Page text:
Coldy, coldy coldy. Out weather here in Ireland is giving us much pause for thought, what with these unseasonable northerly winds. The garden outside was given its annual shearing about three weeks ago and has been behaving immaculately ever since.
My pinky clematis looks lovely, spread all over our neighbour's wall and all the other plants I put into a small raised bed are thriving - bar the bean plants. Is it the cold? Is it the rain? I don't know.
What I do know is that the peas I put beside them are thriving; already climbing up the string and bamboo wigwam I set up for them. But the beans are withering and looking decidedly peaky. I should have just stuck with the peas overall, perhaps.
In writing news, all is very quiet since the end of the Dundalk Book Festival back at the end of April - almost a month ago. I believe most events were well attended and we Poetry Divas helped to rock the Panama Cafe on the Square (hai). We had an interesting afternoon, with many readers and even a musical interlude. More on Michael Farry's blog.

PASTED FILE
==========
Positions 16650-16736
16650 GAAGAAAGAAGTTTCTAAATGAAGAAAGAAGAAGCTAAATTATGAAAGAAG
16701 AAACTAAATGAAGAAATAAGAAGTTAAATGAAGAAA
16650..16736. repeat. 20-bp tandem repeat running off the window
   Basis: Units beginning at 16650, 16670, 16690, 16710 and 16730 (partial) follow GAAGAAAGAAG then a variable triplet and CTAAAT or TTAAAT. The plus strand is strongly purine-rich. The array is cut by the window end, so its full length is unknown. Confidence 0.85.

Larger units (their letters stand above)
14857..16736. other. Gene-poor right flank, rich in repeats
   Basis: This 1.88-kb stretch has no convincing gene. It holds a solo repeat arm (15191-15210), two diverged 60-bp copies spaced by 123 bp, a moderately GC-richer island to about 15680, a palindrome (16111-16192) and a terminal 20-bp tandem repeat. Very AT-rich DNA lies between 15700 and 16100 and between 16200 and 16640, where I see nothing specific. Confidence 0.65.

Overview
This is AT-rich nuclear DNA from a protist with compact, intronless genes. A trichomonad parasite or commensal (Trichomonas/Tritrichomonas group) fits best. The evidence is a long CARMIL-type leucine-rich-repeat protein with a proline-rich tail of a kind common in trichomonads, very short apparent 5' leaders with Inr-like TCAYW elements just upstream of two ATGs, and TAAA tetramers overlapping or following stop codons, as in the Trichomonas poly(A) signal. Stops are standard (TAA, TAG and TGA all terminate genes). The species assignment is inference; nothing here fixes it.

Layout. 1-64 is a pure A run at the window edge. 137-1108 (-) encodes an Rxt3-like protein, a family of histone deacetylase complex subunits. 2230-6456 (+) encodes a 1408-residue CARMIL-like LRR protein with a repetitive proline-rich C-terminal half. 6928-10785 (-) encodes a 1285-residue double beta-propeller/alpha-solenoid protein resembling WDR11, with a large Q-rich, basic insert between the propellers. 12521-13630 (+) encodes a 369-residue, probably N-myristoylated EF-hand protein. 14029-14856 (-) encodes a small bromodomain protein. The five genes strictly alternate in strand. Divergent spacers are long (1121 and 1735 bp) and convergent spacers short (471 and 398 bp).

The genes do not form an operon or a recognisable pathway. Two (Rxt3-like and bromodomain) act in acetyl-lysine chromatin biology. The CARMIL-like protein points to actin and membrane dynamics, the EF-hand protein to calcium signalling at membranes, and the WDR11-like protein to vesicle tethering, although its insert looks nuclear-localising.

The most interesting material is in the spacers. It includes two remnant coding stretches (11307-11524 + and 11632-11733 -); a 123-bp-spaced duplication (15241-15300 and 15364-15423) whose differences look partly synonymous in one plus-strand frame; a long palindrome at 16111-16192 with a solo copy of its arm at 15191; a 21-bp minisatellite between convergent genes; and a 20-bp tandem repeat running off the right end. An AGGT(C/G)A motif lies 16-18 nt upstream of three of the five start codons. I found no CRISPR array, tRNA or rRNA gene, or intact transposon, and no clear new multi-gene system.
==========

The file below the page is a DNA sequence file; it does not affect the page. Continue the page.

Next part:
A highlight for me was Noel McGee, doing an excerpt from a one-man play, I, Kavanagh. This is a brightly woven piece with excerpts from Kavanagh's work and work about his work. The audience loved it - what with Patrick Kavanagh being from out the road a bit - and I saw many audience members mumming the words of his poems along with the actor.
There were parts in it I remembered from Antoinette Quinn's Biography of Kavanagh, which by the way if you've never read it is a fantastic read and full of inspiration too. One to buy rather than borrow. "O he was a quare one..." Kavanagh's poetry is something I return to time and again, probably because of the local connection but also because of his way of talking about the land. When you're a country girl, like me, it's nice sometimes to be grounded by what you've come from.